The Centralian advocate Tue 26 Feb 2013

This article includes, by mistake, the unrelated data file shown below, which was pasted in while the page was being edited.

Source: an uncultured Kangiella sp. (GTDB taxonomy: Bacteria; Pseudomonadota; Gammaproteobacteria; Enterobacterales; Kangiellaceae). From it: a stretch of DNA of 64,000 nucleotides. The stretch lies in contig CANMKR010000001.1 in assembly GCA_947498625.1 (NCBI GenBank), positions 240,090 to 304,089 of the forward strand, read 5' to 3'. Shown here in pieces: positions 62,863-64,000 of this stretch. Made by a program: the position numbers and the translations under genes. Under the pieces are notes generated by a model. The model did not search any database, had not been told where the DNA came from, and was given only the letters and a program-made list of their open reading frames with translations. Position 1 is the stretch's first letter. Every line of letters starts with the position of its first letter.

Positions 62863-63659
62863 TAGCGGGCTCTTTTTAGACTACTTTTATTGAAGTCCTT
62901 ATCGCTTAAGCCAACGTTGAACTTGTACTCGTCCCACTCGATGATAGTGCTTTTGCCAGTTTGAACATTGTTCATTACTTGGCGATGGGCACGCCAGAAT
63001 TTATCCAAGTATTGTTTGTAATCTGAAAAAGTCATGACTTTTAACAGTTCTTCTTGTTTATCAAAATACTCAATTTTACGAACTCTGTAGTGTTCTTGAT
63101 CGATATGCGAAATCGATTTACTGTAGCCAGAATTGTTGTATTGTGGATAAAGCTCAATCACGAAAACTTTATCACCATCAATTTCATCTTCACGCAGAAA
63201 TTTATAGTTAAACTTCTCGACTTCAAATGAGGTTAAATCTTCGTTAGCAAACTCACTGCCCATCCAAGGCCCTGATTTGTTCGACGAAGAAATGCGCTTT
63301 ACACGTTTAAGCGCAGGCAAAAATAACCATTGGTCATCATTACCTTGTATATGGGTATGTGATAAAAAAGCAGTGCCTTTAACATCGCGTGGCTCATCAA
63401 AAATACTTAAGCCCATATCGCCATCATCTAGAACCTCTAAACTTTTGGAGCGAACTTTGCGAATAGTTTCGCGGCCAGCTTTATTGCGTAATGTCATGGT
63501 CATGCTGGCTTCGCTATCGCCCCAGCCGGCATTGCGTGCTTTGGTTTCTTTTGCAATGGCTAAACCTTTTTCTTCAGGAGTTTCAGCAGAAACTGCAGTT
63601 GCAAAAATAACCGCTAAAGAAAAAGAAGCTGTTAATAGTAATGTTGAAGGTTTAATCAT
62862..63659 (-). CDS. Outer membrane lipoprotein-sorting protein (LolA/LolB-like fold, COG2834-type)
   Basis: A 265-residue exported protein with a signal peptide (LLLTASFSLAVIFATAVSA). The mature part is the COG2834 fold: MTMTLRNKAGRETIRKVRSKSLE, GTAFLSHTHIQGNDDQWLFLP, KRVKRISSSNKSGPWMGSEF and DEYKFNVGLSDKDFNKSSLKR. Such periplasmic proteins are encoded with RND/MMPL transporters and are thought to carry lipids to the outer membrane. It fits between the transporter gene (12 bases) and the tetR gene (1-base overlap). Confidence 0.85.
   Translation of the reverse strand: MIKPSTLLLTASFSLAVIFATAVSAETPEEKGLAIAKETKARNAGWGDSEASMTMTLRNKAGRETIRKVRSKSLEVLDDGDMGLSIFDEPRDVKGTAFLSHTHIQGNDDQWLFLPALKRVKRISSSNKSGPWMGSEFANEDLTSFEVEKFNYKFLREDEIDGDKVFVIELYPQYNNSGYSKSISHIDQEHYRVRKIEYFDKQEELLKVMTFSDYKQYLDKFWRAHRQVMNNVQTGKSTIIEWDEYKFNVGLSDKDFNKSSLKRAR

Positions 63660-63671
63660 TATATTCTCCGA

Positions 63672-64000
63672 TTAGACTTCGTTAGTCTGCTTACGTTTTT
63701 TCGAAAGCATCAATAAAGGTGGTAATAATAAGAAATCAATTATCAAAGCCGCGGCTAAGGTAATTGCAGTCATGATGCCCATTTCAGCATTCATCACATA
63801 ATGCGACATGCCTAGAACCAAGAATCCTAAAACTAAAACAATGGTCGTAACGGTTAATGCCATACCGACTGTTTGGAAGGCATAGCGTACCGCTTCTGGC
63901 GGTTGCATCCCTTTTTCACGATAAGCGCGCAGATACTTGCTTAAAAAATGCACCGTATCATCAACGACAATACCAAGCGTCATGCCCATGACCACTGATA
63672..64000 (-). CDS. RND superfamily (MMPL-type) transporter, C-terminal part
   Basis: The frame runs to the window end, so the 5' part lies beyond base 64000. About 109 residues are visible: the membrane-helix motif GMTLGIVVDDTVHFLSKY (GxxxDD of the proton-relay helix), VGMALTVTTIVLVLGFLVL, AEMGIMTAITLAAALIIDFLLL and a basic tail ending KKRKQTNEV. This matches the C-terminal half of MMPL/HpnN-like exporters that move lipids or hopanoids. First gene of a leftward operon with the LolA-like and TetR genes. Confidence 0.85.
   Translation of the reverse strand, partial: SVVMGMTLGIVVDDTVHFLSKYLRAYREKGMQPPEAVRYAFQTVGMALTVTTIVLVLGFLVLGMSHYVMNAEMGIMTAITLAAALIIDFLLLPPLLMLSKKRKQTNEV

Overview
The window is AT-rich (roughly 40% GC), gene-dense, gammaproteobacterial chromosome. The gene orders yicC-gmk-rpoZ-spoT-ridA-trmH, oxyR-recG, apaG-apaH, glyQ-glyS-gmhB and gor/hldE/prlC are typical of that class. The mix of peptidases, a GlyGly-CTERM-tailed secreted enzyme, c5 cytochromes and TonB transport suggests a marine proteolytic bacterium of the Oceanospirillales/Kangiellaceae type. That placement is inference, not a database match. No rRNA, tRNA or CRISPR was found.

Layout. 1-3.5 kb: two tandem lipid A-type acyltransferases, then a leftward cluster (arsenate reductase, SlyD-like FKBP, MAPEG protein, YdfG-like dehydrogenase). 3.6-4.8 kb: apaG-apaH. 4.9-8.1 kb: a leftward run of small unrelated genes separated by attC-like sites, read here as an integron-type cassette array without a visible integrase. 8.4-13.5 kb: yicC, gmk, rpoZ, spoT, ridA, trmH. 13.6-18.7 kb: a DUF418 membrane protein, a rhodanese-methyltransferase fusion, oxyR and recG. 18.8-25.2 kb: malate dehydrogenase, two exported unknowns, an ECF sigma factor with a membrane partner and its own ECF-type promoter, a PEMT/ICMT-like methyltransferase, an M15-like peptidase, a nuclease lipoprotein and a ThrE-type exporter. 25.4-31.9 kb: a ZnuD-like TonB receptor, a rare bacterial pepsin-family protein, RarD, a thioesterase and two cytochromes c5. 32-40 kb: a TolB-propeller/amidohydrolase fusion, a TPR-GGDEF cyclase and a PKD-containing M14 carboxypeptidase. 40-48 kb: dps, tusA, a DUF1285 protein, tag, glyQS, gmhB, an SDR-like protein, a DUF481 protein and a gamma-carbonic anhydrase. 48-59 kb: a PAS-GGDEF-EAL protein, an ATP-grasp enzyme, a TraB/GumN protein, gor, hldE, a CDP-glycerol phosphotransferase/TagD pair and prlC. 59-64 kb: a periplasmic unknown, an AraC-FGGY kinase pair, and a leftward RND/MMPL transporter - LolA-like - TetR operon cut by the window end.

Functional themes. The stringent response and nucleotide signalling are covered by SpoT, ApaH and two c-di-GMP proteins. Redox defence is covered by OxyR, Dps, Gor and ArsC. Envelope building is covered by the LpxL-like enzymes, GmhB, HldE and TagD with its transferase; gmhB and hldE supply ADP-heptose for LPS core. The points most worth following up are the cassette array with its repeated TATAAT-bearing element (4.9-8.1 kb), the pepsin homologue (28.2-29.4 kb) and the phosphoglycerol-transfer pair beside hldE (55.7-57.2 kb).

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16 Centralian Advocate, Tuesday, February 26, 2013 P U B : C A D V D A T E : 2 6 -F E B -2 0 1 3 P A G E : 1 6 C O L O R : C M Y K Alice Springs to Adelaide Adelaide to Alice Springs 8256 1299 for a quote MOTORING Holden in Cruze control Corey Sinclair The Holden Cruze Sportwagon CD Pictures: COREY SINCLAIR HOLDEN has proven why it is one of Australias mostloved car brands with the new Cruze Sportwagon CD. Holden incorporated everything that was great about the Cruze sedan, and made the wagon version roomier, with plenty of storage and seating space. T h e H o l d e n C r u z e Sportwagon CDs exterior is quite sleek. Its front bumper grille and headlights resemble something off a much more expensive vehicle. As I drove the Cruze Sportwagon CD up the Stuart Highway, I was amazed by the real difference between the wagon and the sedan. It felt like a much more complete vehicle, and was built for comfort. Even long and usually tedious road trips will be a pleasure in the Cruze Sportwagon CD with its leather-appointed seats, and heated front seats. You will be able to save your sanity from the repetitive sing-alongs with the media entertainment unit that features a CD player and MP3 capability, as well as USB input. It also has six speakers spread out through the vehicle for the ultimate sound e x p e r i e n c e , a n d multifunction steeringwheel controls. As I put the pedal to the metal, I was surprised by the real power displayed by a vehicle of such a size. Dont be deceived by its 1.8 litre, four-cylinder 16 valve DOHC ECOTEC engine. It packs quite a punch. The engine can reach a maximum of 104kW of power and 176Nm of torque, so it is nothing to stick your nose up at. And in terms of fuel consumption, it uses only 7L every 100km so you should be able to get 800km off a full tank (60L). If youre worried about driving such a powerful beast, set your mind at ease. It was awarded a five-star ANCAP rating and comes standard with Anti-lock Braking System (ABS), Electronic Brakeforce Distribution (EBD), Electronic Stability Control (ESC) and Traction Control System (TCS). It also comes with rear parking sensors to make it easier getting into those tight car parks, as well as front- and side-curtain and side-impact airbags. To feel even more secure, keep in mind every Cruze is constructed with a passenger safety cell, and front and rear crumple zones that help absorb the energy from any crash. It is probably one of the safest cars on the market. So whether you need a car to travel the countryside, or just to get the family from A to B the new Holden Cruze Sportwagon CD will be the perfect fit. Innovative Volvo making sure pedestrians are also protected Joshua Dowling The Volvo V40 hatch THE first car in the world with a pedestrian airbag is on sale in Australia and its made by the same company that invented the threepoint seatbelt 54 years ago. The Volvo V40 hatch has sensors in the front bumper that detect when a pedestrian has been hit. They trigger a giant U-shaped airbag that inflates near the bottom of the windscreen. The airbag and bonnet, w h i c h p o p - u p i n milliseconds, are designed to prevent head injuries, the single biggest cause of pedestrian deaths. The latest figures show that pedestrian deaths across Australia have fallen over the past five years but they still account for 13 per cent of all road fatalities (170 of the 1297 deaths recorded in the 12 months to the end of January 2013), down from 20 per cent in 2009. Its fantastic technology and every car should have it, said road safety campaigner and the chairman of the Pedestrian Council of Australia Harold Scruby. But the question is: why dont more cars have it? Scruby said federal regulations lag behind the worlds best automotive standards. Seven years after Europe adopted regulations for pedestrian protection, the Australian Government still hasnt adopted mandatory standards for frontal protection systems. Pedestrians shouldnt get too brave if they see a Volvo heading their way, however. Jaywalkers and those who want to test out the new airbag by not crossing the road quickly enough, or who cross on a red signal, risk an $89 ticket in NSW. Bumping into a pedestrian wont be cheap for drivers, either. The airbag and its deployment system, two pyrotechnic bonnet struts, are estimated to cost about $3000 to replace. Dont be fooled by damaged cars Karla Pincott Buyers beware of cleaned up flood-damaged cars on the market Picture: Stephen Archer USED car buyers are being warned to check vehicles carefully as flood-damaged ones start to hit the market. The recent floods in Queensland and New South Wales affected thousands of vehicles and experts say many will be cleaned up to hide the damage and sold around the country before problems start to appear. Insurance companies have received claims for about 3300 vehicles, including cars, trailers, caravans and motorbikes worth about $30 million, following the f loods , but many other uninsured ones would also have been damaged. David Scognamiglio, CEO of consumer vehicle research site carhistory.com.au, said there could have been up to 5000 cars damaged, and those without full insurance claims were the real danger to buyers. Cars that were uninsured or underinsured would be cleaned up and hit the market again, Mr Scognamiglio said. Those cars become a danger to consumers with the potential to have huge defects in the electrical system components that con trol the brakes and doors. Nearly everything in the vehicle could be affected. They pose a real threat not only to peoples pockets but to their safety. Laws prohibiting the resale of repaired flood write-offs and governing the declaration of flood damage to a vehicle are easily dodged by private sellers and even dealers may be at risk, warns motoring body the Royal Automobile Club of Queensland. It can take up to six months before you can see signs of rust or corrosion in a water-damaged car, so theres a reasonable window of opportunity for sellers to pass them on to unwary buyers, including dealers, RACQ spokesman Steve Spalding said. He warned that a meticulous cleaning would remove most evidence of recent water damage and buyers should take extra care with inspections. Mr Scognamiglio said research showed most buyers did not research a used cars previous history. Both he and Mr Spalding urged buyers over the next six months to carefully check used cars, trailers caravans and motorbikes, looking in depth at both their physical condition and their official history. Tips to avoid buying a flooddamaged vehicle include: check that the vehicle can be reregistered; check for mud, silt or watermarks under seats, behind the dash, inside the glove box, ashtray and other places that may have been overlooked during cleaning; look for rusty tools in the tool pouch as this can easily be overlooked during cleaning; look for corrosion in the spare wheel and boot wells, and also on unpainted metal components such as dash brackets and seat bases; waterdamaged log books or service records are a giveaway.